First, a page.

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The 'most dangerous trend in porn' is disturbing, but it's far from a trend

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Warning: This story contains graphic descriptions and is NSFW.

Last week, Vice published a compelling investigation into a dangerous and disturbing new trend in porn, an extreme anal sex practice known as rosebudding

Google “rosebudding” and you’ll immediately see the reason for the nickname, but before you do, wait an hour after eating lunch.

Medically, it’s known as something far more unsettling: rectal prolapse. When the walls of the rectum collapse and slip out of the anus itself, it creates the appearance of a flower—one that “smells like blood and tastes like raw flesh.”

If the Vice piece—not to mention a response to it on Jezebel, with the snarky/hysterical headline “Here’s the Dangerous and Grotesque Anal Sex Trend You’ve Always Wanted”—are to be trusted, the practice of “rosebudding” is rampant in the world of pornography, an inevitable outgrowth (pun unfortunately unintended) of a financially beleaguered industry where companies are attempting to compete with free tube sites by catering to increasingly violent and aggressive niche audiences. Here’s what porn gossip blogger Mike South says about it:

"At first it was relatively benign—gang bangs, anal, that kind of thing," he recalls. "Then it was dressing girls up like preteens and picking them up on swing sets in schoolyards, forced oral until they threw up, forced anal… The more uncomfortable the girl looked, the more the industry would give it awards.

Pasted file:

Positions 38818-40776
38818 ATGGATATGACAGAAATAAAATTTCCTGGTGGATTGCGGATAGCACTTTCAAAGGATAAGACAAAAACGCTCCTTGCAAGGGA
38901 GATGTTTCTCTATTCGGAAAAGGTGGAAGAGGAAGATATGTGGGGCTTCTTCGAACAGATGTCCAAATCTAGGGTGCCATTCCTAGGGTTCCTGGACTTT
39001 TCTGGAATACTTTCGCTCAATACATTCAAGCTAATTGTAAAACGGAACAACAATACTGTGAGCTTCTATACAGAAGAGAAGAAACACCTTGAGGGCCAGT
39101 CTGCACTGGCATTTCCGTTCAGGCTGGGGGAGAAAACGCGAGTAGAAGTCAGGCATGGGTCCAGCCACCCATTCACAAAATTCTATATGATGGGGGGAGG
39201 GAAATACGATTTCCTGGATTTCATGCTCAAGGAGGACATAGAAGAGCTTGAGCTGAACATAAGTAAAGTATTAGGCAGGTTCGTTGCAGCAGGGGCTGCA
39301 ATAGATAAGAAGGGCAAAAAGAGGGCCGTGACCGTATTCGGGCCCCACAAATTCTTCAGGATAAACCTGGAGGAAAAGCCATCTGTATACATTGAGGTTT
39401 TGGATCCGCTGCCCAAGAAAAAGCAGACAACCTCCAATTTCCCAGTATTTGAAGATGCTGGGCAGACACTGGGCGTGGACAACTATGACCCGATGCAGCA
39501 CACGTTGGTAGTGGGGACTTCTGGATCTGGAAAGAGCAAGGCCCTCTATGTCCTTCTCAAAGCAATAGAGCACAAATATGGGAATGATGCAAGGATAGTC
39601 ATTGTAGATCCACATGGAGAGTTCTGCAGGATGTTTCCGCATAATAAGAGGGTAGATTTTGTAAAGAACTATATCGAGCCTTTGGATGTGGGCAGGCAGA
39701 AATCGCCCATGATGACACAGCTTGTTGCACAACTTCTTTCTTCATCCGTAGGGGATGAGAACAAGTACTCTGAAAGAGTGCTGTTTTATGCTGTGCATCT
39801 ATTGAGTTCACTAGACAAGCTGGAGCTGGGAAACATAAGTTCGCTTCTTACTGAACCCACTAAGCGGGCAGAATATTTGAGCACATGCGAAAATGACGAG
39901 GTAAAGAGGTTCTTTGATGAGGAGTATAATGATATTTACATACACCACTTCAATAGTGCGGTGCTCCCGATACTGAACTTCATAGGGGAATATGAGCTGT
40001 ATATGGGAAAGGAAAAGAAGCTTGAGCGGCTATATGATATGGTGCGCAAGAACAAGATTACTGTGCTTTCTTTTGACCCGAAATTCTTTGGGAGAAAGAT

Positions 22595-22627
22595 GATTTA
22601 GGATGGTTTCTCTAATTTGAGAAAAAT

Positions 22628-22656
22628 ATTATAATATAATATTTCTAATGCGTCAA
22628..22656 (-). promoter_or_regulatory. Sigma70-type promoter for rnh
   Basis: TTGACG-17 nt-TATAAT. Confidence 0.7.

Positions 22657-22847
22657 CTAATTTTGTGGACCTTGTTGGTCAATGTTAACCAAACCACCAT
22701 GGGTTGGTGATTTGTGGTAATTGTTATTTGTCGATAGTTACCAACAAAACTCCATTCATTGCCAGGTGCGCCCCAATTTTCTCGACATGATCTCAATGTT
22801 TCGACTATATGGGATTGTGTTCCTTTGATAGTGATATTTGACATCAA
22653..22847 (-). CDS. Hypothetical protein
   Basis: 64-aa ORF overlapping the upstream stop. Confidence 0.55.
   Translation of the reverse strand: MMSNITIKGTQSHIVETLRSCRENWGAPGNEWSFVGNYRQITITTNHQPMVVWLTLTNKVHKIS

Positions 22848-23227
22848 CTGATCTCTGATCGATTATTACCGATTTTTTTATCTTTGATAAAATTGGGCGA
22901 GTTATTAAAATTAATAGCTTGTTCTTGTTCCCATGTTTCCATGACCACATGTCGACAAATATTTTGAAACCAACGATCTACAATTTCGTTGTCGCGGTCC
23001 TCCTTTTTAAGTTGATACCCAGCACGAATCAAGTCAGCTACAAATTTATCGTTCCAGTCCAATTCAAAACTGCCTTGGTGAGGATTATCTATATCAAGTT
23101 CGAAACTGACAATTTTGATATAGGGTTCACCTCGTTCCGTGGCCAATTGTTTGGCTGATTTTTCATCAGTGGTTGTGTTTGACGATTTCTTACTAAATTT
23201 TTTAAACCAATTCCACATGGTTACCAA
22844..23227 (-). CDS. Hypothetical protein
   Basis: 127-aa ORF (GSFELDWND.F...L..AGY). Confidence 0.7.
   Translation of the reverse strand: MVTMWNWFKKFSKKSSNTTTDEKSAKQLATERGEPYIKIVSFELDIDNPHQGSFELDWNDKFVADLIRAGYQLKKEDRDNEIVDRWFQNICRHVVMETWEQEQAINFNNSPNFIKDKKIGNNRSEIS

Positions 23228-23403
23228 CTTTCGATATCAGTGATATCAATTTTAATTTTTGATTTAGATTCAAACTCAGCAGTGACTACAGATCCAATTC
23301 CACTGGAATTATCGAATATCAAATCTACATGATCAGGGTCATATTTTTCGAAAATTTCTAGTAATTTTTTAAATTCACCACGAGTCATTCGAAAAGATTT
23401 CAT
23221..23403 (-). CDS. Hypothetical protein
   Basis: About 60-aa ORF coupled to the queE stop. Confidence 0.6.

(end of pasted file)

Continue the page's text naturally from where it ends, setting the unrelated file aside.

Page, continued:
"Companies in porn are like blackbirds on a phone wire," he continues. "When one takes off they all follow. I think, in this case, they all followed into the side of a glass building."

The Jezebel headline is correct in the sense that rosebudding is, as you can tell from the above description, grotesque (you never want to see something on your body described as a “shiny bright red floral protrusion,” sex positivity be damned), and it’s also pretty clear that it’s dangerous. 

A New York City gastroenterologist I spoke with for this piece (who did not want her name to be used given the subject matter) says it’s mostly seen among elderly women, and is only treatable with surgery. Incontinence, bleeding, leakage, and infection are common side effects. “I can’t see how any healthy person could have this and have any quality of life,” she says. The fact that most adult companies don’t provide health insurance for performers, leaving them without a safety net should any complications arise from the act, makes it even worse. 

OK! So we all agree on what rosebudding is and why it’s dangerous. But let’s be clear about what it’s not: a porn “trend” in any sense of the word. In fact, it’s pretty damn rare.

“Rosebudding is a pretty rare genre seen in the adult industry and only produced by a small handful of companies,” says Mike Kulich, CEO of the porn film production company Monarchy Productions. 

A well-known adult performer, who contacted me on Twitter, agrees: “It’s a very rare skill and condition (depending on how you look at it, haha).” In her eight or so years in the industry, she says she has only seen it in person once. 

When it comes down to it, the reason why many performers don’t shoot rosebud scenes has little to do with employers’ concern for their welfare, nor for the fact that there’s no demand for such an act in the general market (see: Rule 34).